Posts Tagged ‘iphone’

Augmented reality (AR) is a view of a physical real-world environment whose elements are merged with  virtual computer-generated imagery . AR, originally coined in 1990 by Thomas Caudell, is conventionally in real-time and in semantic context with environmental elements, like for example sports scores on TV during a match. With the help of advanced AR technology (e.g. adding computer vision and object recognition) the information about the surrounding real world of the user becomes interactive and digitally usable. This post will explore the applications and possibilities of such a (AR) reality.

Augmented Reality

The internet is now going to be smeared all over everything, everywhere you go information  is turned inside out and in the very near future it’ll be worse.  Augmented Reality is in some ways just another version of the web; a web applied, through novel interfaces.

How AR works

Emerging AR applications use two basic approaches:

In one, users hold up a specially coded sheet (which they can print) in front of a webcam or video camera and computer monitor.

Digital encoding is translated and displayed in a moving, 3D holographic form that can be rotated and otherwise manipulated.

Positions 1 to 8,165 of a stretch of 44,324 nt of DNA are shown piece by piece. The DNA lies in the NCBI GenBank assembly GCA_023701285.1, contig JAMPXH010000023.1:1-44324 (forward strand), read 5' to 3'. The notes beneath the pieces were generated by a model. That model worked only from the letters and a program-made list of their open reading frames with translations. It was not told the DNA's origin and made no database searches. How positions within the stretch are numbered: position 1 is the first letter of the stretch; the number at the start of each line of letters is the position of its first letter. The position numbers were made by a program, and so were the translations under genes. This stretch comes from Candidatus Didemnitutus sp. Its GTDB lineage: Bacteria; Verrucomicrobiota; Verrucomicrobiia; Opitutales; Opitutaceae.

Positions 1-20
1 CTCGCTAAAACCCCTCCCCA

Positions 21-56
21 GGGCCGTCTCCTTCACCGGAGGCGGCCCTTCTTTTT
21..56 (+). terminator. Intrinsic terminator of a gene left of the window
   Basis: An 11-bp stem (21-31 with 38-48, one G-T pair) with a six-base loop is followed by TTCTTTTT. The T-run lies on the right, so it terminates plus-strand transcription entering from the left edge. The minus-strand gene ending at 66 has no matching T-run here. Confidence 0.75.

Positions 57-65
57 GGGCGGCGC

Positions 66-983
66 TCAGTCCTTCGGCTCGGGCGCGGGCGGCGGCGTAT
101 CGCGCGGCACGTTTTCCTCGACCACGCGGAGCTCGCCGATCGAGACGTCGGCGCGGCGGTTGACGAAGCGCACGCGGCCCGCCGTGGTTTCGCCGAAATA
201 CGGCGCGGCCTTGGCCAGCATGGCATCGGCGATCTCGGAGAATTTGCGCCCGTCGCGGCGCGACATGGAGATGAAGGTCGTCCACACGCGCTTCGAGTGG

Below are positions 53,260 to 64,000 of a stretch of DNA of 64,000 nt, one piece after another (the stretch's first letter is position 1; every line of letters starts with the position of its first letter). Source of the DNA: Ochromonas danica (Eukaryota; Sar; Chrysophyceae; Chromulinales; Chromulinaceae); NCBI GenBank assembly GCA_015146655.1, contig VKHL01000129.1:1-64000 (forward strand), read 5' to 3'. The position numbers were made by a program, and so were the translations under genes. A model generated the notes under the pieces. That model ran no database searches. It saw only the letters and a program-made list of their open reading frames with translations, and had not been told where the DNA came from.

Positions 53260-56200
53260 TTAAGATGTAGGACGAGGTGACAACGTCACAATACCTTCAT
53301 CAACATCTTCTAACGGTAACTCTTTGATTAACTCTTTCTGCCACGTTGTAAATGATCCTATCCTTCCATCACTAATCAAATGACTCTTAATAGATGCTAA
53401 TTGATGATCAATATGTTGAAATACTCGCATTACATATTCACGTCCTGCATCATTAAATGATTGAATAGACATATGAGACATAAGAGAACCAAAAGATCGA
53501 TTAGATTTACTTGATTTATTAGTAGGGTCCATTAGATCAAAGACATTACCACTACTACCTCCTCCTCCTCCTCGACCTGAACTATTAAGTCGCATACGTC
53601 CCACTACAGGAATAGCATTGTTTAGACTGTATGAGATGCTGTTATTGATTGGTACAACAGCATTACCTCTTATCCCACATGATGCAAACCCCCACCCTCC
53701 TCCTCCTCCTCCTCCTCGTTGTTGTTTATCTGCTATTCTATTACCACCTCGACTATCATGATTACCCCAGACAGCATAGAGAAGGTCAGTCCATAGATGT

The second, and perhaps hotter, way uses an iPhone 3GS, Google Android or similar new smart device to view the physical environment, say a city street or subway station.

Multiple layers of information are then overlaid on the phone’s screen, providing specific information about everything from available real estate, nearby bars and restaurants – even the identity and background of passersby.

augmented reality

Current uses of AR

1. Magazine cover/tech explainer: Popular Science and GE

Last month, PopSci and partner GE claimed to publish the first interactive 3D cover magazine cover. Three windmills pop off the page, build themselves and start twirling.

2. Interactive card and Website: Topps

Every kid’s dream – favorite stars come to life right on the card! Collector giant Topps does just that, using AR on select Topps 2009 baseball cards. Stars pitch, field and bat in 3D – like a mini video game on your desk.

3. e-tail: Zugara

For all its convenience, online clothes shopping frustrates in one key area: seeing how merchandise looks being worn. Similarly, online merchants fret about low browser/buyer ratios.

Enter online retailer Zugara, whose “Webcam Social Shopper” app lets users select clothes, print a special ”marker” app and “hold” up articles of clothing up in front of themselves as it tracks their movements.

I found a website that has 35 AR examples. I think these examples which I have given can be used in SA, especially since the 2010 FIFA World Cup will be held here.